by Robert Davis
Revered for his fighting spirit and feared for his lethal weapon of a forehand, Fernando Gonzalez will be most remembered as a man who never forgot where he came from.
At the Sony Ericsson Open, Fernando Gonzalez is warming up for what would turn out to be his final match on the ATP World Tour. He is hitting on Court 8 with his childhood friend, Luis Manrique. Not only is he ending his career in the same place as he began it, but he is doing it in the same way, by playing tennis with his best friends. Both Gonzalez and Manrique trained together as little boys at Patricio Apey’s academy in Key Biscayne. Research Fernando Gonzalez, and the one thing that you will quickly discover is that he never forgot where he came from. Or those people who helped him along the way.
"As great a player as he was," says Manrique, "Fernando is an even greater friend."
Everyone inside Fernando’s inner-circle knows that even though he made the quarter-finals in Buenos Aires recently, he is not a threat here at the Sony Ericsson Open. What Fernando most wants is to be competitive and put up a good fight for those people who came to see him play his last tournament. When the final point was played and Fernando went down 7-6 in the third set against Nicolas Mahut, after saving a couple of match points along the way, he allowed himself to go out with his head up and back straight. Gonzalez carved out a career that included a Top 5 finish in the South African Airways ATP Rankings, three Olympic medals; gold, silver and bronze, and 11 ATP World Tour titles.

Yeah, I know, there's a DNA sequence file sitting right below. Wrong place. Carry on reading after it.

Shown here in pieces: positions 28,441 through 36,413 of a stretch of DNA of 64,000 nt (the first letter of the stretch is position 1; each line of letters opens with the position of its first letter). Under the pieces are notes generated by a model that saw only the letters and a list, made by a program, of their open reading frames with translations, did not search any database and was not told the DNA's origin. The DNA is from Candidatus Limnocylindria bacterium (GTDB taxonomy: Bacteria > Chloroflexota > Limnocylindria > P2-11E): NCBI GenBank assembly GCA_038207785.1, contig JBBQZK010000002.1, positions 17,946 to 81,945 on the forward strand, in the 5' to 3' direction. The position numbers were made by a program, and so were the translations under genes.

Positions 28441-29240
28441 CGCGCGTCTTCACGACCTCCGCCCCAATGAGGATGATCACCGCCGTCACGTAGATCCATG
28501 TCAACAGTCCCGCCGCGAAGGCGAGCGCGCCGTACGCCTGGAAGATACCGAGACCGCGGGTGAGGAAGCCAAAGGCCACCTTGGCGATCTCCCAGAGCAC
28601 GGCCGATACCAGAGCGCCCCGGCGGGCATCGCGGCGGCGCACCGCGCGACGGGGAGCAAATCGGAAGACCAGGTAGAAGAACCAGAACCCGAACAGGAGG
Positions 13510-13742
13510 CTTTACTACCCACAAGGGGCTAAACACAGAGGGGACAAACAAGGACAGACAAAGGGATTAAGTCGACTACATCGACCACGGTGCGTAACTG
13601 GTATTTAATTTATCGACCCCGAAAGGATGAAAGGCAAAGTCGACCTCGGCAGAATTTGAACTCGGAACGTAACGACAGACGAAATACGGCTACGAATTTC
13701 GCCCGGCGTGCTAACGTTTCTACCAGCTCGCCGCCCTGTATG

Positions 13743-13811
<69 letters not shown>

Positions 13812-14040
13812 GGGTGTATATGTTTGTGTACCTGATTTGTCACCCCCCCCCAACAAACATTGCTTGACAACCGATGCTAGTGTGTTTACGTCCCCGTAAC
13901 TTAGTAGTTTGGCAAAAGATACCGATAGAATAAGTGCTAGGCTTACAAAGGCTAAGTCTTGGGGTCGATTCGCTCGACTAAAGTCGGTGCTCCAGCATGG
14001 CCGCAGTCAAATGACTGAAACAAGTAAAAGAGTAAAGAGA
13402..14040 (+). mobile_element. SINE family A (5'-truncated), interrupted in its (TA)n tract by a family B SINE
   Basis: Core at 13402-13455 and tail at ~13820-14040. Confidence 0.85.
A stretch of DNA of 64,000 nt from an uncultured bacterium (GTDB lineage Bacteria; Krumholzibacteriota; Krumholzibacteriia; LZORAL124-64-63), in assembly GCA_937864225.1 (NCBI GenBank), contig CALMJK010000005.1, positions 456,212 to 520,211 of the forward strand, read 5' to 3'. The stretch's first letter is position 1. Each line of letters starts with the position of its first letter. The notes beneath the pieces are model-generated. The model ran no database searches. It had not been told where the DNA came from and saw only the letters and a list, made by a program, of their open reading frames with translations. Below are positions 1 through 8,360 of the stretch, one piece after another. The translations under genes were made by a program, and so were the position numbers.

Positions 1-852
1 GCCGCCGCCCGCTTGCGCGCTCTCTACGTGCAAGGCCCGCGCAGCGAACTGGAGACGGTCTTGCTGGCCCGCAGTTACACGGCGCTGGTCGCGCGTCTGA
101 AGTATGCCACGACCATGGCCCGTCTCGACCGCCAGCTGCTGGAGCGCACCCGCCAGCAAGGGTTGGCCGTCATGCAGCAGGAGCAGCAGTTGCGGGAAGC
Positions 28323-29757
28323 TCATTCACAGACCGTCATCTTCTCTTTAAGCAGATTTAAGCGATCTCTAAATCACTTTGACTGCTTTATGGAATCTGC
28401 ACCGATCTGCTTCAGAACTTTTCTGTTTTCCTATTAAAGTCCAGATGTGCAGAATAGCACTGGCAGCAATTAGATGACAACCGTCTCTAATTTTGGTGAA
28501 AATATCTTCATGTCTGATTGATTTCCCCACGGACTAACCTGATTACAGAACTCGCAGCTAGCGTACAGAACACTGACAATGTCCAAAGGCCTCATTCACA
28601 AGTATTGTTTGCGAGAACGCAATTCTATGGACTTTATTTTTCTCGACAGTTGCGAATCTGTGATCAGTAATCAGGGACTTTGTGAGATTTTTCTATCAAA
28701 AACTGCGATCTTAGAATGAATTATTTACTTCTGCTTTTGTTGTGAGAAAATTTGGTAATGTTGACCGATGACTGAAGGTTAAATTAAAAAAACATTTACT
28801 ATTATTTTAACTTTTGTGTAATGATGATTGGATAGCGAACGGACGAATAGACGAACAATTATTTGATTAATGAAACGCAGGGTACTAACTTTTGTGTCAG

Fernando Gonzalez will not be remembered most for his amount of wins on Tour, but for the impact he had on the tennis industry. Proof of how well respected he has been on the ATP World Tour could be found at his farewell party, thrown by his longtime sponsors and management agency at a downtown Miami club. Novak Djokovic showed up, as did Juan Martin del Potro, Gael Monfils and Nicolas Massu among others ATP past and present greats. The highlight of the night was a video montage of Gonzalez career that went all the way back to when he was six years old. There was even footage of a young Fernando telling a reporter that his dream is to one day be ranked among the Top 10 in the world.
The first day of his new life as Fernando Gonzalez the person and not the tennis player, he sat down with DEUCE in Key Colony apartments in Key Biscayne. By his side were his father, Fernando Sr. and his older sister, Patricia.